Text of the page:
Updating your tenant lease

Consider some of these questions when looking at your rental agreement. Does your agreement consider recent court decisions that interpret self storage agreements?Depending on your answer to some of these questions, it may be time for you to consider updating your agreement.The provision would provide that the requirement to obtain insurance is a material condition of the agreement and that the failure to obtain such insurance would be a breach of the agreement.Certainly, the agreement should identify that the tenant has the right to be self insured, but that it assumes full risk for the loss or damage to its stored property.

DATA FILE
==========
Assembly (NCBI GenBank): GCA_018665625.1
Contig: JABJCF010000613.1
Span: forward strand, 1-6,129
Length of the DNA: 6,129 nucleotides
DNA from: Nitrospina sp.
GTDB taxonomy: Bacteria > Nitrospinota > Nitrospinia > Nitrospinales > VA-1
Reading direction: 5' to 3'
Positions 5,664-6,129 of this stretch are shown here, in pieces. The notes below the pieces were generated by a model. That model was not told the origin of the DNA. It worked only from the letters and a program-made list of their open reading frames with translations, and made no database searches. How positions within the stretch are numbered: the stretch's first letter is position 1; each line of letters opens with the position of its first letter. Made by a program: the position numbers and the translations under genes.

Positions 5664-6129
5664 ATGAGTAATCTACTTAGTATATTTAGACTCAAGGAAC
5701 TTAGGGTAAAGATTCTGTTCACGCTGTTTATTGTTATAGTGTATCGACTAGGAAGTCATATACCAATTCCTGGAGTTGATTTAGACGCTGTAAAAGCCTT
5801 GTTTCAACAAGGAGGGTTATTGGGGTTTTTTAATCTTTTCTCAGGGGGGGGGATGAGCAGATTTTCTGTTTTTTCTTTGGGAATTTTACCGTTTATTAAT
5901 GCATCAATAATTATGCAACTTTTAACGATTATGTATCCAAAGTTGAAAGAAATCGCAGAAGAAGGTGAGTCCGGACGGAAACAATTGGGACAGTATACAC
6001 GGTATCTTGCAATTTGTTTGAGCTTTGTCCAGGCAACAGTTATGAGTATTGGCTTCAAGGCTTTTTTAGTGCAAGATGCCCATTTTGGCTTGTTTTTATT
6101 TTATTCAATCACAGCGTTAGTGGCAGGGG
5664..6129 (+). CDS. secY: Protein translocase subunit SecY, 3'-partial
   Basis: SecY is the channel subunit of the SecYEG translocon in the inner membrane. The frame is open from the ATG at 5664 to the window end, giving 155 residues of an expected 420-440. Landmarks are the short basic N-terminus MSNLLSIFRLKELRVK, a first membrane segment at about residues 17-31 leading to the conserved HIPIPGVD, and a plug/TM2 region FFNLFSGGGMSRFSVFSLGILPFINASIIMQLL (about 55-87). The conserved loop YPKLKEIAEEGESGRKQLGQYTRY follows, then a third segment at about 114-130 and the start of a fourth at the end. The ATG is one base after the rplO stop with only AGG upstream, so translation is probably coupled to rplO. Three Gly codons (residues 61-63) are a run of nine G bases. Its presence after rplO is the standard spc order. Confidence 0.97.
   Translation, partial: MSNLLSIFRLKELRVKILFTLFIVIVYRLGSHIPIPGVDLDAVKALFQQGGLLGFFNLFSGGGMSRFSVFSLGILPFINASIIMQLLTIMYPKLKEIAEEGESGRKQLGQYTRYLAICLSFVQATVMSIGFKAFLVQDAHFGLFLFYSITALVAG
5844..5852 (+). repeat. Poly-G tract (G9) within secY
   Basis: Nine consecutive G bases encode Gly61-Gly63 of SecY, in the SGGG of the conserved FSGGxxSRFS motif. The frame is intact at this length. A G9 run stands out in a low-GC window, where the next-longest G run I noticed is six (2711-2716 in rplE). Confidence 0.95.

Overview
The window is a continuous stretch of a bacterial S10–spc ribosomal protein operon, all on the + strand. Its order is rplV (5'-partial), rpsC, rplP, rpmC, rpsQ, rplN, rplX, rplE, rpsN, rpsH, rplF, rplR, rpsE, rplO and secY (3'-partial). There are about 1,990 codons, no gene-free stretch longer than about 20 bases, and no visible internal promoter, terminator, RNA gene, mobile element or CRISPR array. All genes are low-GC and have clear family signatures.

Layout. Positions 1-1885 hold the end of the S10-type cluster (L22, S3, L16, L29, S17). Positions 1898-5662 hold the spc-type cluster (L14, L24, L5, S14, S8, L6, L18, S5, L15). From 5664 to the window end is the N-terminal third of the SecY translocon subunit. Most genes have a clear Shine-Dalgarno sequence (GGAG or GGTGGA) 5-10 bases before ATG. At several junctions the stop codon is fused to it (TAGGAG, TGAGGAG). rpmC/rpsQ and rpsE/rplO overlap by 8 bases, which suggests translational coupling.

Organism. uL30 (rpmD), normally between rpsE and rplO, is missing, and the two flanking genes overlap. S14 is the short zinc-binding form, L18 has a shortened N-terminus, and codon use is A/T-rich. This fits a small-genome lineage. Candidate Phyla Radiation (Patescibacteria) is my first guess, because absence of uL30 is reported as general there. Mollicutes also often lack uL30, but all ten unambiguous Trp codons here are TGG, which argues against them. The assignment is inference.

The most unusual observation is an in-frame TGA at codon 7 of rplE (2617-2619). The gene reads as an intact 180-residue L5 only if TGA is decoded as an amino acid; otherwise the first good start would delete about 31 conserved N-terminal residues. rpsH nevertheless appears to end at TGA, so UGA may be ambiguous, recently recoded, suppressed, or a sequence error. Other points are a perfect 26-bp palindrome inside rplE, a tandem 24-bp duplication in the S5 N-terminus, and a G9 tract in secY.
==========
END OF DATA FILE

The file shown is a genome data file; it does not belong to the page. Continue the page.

Certain states will allow these provisions to be upheld. The language in the agreement would normally include statements that the property is stored at the "sole risk" of the tenant and that the landlord is not liable for the "loss of or damage to" the tenant's personal property due to burglary, mysterious disappearance, mold, mildew, fire, water damage, rodents, insects and acts of God.First, there should be a limitation of value provision which explains that the value of the property to be stored cannot exceed a certain amount (commonly ,000) unless previously approved in writing by the facility owner.Under this type of provision the facility would allow a tenant to store property with a value greater than ,000 if the tenant could provide proof of insurance for 100% of the estimated value of the property.No rental agreement is perfect, nor does it have to be.What a good agreement must do, however, is contain certain language that identifies it as a rental agreement as compared to any other type of lease.Another vital provision that should be included under the insurance section of the agreement is a waiver of subrogation.

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